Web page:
for restraining the female inmate during postpartum recovery.
B) Bonding Period. Following the delivery of a newborn, by an inmate, the Department of Corrections shall permit the newborn to remain with the mother for seventy-two (72)
hours unless the medical provider has a reasonable belief that remaining with the mother poses a health or safety risk to the newborn.
C) Nutritional and Hygiene Products. During that time, the Department of Corrections shall make available the necessary nutritional and hygiene products, including diapers, to care for the newborn.
D) Indigent Mothers. If the female inmate qualifies as indigent, such products shall be provided without cost to the inmate.
SECTION 5. FAMILY CONSIDERATIONS IN INMATE PLACEMENT AND VISITATION.
A) Placement. To the greatest extent practicable, after accounting for security and capacity factors, the Department of Corrections shall place inmates who are parents of minor children within 250 miles of their permanent address of record.
B) Visitation. The Department of Corrections shall promulgate regulations authorizing visitation of inmates who are parents of minor children with low or minimum-security classifications by minor dependents, with the minimum following requirements:
1. Opportunities for dependent children under the age of eighteen (18) to visit their incarcerated parent at least twice per week unless a correctional facility employee has a reasonable belief that the dependent child:
(a) May be harmed during visitation
(a) Poses a security risk due to a gang affiliation, prior conviction or past violation of facility contraband policy.
2. Eliminating restrictions on the number of dependent children under the age of eighteen (18) that may be permitted visitation privileges.
3. Authorizing contact visits for inmates who are parents of minor children.
SECTION 6. INSPECTIONS BY EMPLOYEES OF THE DEPARTMENT OF CORRECTIONS.
A) Inspections Where a Female is in the State of Undress. To the greatest extent practicable, and consistent with safety and order, the Director of the Department of Corrections shall issue regulations that limit inspections by male correctional officers where a female inmate is in a state of undress.
Nothing in this Section shall limit the ability of a male correctional officer from conducting inspections where a female may be in a state of undress if no female correctional officers are available.
B) Documentation Requirement. In such case, that a male correctional officer deems it is appropriate to conduct an inspection or search while the female inmate is in a clear state of undress in an area such as the shower, the medical examination room, toilet areas, or where a female inmate is having a body cavity search, the male correctional officer shall submit a written report to the warden of the facility within seventy-two (72) hours following the inspection or search, containing the justification for a male correctional officer to inspect the female inmate while in a state of undress.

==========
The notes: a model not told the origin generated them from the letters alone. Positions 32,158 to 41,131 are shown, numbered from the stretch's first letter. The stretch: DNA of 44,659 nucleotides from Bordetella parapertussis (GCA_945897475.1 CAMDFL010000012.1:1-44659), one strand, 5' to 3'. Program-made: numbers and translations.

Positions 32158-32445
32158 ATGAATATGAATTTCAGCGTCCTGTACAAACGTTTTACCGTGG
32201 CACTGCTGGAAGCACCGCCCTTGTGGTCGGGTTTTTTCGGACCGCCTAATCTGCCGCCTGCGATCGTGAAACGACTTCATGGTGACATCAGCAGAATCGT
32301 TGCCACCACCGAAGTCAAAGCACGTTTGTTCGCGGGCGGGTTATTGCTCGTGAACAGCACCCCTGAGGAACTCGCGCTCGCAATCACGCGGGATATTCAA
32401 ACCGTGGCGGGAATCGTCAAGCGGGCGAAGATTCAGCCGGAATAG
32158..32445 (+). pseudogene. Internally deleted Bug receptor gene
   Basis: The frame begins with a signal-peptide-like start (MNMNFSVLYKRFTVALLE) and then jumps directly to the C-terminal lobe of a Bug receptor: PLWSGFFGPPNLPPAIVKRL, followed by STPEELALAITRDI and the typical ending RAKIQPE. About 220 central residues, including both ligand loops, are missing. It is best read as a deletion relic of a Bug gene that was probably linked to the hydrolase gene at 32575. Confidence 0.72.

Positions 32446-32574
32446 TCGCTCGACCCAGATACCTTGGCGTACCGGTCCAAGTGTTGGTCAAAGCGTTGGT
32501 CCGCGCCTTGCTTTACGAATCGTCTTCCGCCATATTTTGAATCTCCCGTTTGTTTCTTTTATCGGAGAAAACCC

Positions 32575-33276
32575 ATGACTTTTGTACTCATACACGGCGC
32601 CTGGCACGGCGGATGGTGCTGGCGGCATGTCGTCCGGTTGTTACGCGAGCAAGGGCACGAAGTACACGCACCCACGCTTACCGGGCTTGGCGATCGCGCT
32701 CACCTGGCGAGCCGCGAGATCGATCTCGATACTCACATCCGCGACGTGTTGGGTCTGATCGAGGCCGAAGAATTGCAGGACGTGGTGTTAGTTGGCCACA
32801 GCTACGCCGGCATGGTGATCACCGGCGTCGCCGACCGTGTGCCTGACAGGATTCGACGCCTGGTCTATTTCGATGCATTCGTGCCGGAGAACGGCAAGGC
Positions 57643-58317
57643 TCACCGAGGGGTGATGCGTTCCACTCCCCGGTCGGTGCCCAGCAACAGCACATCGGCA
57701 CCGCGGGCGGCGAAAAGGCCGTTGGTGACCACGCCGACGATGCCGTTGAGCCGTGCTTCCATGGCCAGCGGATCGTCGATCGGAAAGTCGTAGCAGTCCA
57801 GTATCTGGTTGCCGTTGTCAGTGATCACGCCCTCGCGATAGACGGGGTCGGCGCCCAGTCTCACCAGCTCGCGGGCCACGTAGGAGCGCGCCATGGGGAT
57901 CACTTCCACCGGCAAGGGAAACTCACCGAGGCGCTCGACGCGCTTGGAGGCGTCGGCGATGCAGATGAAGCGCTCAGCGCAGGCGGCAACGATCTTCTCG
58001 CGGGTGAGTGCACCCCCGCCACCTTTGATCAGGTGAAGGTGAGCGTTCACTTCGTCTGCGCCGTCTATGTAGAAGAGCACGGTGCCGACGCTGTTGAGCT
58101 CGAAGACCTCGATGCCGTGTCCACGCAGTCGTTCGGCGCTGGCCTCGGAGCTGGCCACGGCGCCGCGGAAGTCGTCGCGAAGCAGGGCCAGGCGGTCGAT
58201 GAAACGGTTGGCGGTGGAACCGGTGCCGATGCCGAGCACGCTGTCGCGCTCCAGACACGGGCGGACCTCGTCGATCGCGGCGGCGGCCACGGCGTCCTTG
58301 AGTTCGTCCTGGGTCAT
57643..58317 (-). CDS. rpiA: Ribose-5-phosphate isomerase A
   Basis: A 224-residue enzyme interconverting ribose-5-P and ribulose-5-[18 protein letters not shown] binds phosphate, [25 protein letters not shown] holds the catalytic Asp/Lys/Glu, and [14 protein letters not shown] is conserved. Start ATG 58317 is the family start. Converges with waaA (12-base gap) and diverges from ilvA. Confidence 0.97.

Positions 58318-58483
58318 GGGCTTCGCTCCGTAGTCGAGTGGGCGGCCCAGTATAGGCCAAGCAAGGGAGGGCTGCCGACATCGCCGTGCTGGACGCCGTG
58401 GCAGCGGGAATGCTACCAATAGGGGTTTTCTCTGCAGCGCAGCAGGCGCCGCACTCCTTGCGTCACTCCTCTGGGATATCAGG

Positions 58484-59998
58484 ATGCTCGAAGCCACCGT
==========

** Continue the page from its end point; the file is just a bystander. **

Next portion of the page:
SECTION 7. ACCESS TO FEMININE HYGIENE PRODUCTS.
A) Access to Menstrual Hygiene Products. The Department of Corrections shall ensure that sufficient menstrual hygiene products are available at each facility for all incarcerated women that have an active menstrual cycle.
B) Indigent Prisoners. Female inmates who otherwise qualify as indigent shall be provided menstrual hygiene products as needed at no cost.
SECTION 8. TRAINING AND TECHNICAL ASSISTANCE.
A) Correctional Facility Employee and Correctional Officer Training. The Department of Corrections shall develop and provide to all correctional facility employees and correctional officers who have contact with pregnant inmates training related to the physical and mental health of pregnant inmates and fetuses, including:
1. General care of pregnant women;
2. The impact of restraints on pregnant inmates and fetuses;
3. The impact of being placed in restrictive housing on pregnant inmates; and
4. The impact of invasive searches on pregnant inmates.
B) Educational Programming for Pregnant Inmates. The Department of Corrections shall develop and provide educational programming for pregnant inmates related to:
1. Prenatal care;
2. Pregnancy-specific hygiene;
3. Parenting skills;
4. The impact of alcohol and drugs on the fetus; and
5. General health of child.
SECTION 9. DEFINITIONS.
1. Restraints: The term “restraints” means any physical or mechanical device used to restrict or control the movement of a prisoner’s body, limbs, or both.
2. Body cavity searches: The term “body cavity searches” refers to invasive searches on inmates, conducted by facility employees in search of contraband.
3. Flight risk: The term “flight risk” means an inmate who has shown the desire to escape the facility.
4. Restrictive housing: The term “restrictive housing” means any type of detention that involves –
a. Removal from the general inmate population, whether voluntary or involuntary; and
c. Inability to leave the room or cell for the vast majority of the day.
5. Postpartum recovery: The term “postpartum recovery” means the eight-week period, or longer as determined by the healthcare professional responsible for the health and safety of the prisoner.
6. Menstrual hygiene products: The term “menstrual hygiene products” refers to products that women use during their menstrual cycle. This includes tampons, sanitary napkins, and menstrual cups.
7. Indigent: The term “indigent” refers to an inmate who has less than an average of $16 in their prison account.
8. Correctional facility employee: The term “correctional facility employee” refers to anyone who is employed by the facility or the State Department of Corrections.
9. State of undress: The term “state of undress” refers to a state where a female is partially or fully naked, either in the shower, toilet areas, a medical examination room or having a body cavity search conducted.